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New Hampshire governor receives support from environmental groups over vetoed biomass bill

New Hampshire Public Radio reported that the Toxics Action Center (TAC) and the Energy Justice Network (EJN) have both come forward in their support of the Governor of New Hampshire Chris Sununu’s decision in June of this year to veto a bill designed to subsidise and encourage the development of biomass and solar energy across the state.

The biomass bill, Senate Bill 365 (SB365), involved encouraging the utilities suppliers to source their power from one of New Hampshire’s wood pellets-based biomass plants at a discounted rate.

Gov. Sununu justified his reasoning for the vetoing in a statement, outlining that the bill, alongside another bill expanding the state’s net metering program, would cost New Hampshire ratepayers over $100 million (€86 million) in higher electricity bills, detrimentally affecting the elderly as well as those on fixed incomes and businesses.

TAC and EJN collaborated on a report centred around SB365, detailing the impact the biomass incinerators have on the state’s pollution rate, claiming that SB365 would subsidise and assist over half of the state’s top 13 air polluters.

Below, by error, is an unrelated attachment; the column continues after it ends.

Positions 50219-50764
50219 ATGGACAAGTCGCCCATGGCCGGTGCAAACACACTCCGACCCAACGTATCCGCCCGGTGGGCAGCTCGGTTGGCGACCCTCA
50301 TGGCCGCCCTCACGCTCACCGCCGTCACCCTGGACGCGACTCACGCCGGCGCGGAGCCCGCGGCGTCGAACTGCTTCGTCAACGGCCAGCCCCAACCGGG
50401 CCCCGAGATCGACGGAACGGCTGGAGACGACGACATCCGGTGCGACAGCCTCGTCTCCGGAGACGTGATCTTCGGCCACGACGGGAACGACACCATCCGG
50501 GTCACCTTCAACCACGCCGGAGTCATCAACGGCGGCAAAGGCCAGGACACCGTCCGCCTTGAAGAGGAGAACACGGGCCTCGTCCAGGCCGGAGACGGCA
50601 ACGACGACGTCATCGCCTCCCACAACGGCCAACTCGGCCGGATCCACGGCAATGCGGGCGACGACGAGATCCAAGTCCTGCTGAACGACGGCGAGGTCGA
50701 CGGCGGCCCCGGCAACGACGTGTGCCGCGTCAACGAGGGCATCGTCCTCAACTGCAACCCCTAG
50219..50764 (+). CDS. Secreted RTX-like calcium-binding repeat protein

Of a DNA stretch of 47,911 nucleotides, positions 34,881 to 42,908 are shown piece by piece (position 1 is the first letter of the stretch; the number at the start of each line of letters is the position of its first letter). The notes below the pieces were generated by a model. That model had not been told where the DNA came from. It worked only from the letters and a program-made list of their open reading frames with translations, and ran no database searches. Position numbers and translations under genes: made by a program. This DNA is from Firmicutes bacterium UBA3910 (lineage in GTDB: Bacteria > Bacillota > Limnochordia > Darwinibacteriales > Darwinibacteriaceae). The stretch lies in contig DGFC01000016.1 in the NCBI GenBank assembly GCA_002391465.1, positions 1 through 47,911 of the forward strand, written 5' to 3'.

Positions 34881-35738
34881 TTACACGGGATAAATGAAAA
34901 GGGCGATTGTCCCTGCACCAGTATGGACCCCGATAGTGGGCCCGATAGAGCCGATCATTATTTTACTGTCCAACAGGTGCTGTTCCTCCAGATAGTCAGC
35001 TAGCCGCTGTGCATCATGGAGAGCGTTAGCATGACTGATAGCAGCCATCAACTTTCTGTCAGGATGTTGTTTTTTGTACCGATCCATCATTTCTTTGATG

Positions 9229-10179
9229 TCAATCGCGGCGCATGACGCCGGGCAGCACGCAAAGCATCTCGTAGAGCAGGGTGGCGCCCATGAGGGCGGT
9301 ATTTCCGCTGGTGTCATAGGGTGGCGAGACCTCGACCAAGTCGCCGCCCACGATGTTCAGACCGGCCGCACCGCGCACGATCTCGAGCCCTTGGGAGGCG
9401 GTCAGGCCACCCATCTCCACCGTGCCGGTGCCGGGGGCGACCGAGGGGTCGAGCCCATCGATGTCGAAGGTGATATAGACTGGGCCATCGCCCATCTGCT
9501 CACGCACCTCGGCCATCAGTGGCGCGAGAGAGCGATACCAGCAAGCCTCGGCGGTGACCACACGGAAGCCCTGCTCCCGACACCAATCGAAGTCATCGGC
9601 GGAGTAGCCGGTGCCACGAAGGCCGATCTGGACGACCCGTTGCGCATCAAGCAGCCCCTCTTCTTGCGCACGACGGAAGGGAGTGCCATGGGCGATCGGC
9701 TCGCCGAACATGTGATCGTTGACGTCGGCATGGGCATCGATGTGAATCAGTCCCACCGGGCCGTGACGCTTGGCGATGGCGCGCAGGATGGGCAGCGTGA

According to the report, in 2014 the seven incinerators in question were directly responsible for 21% of the state’s industrial air pollution.

The report also outlined the high-cost inefficiency of the biomass incinerator industry, estimating that SB365 would cost Unitil, a New Hampshire-based electricity and gas utility company, customers an additional $75.60 (€65.30) on average per year.

According to local New Hampshire news outlet, the Union Leader, critics of Gov. Sununu’s decision allege that the dismissal of the bill will cost the state a significant amount of jobs and economic opportunities, as well as discourage the renewable energy sector.

Among these critics is the New Hampshire Sustainable Energy Association, whose chairman, Ted Vansant, told the Union Leader, “This veto has a serious negative impact on our indigenous energy resources; local sources of energy that keep dollars, jobs, and economic activity in-state and have proven to lower grid-wide energy costs for all ratepayers.”

A vote on overturning the vetoes will take place on September 13.

 

This article was written by Joshua Heer, junior editor of Bioenergy Insight.





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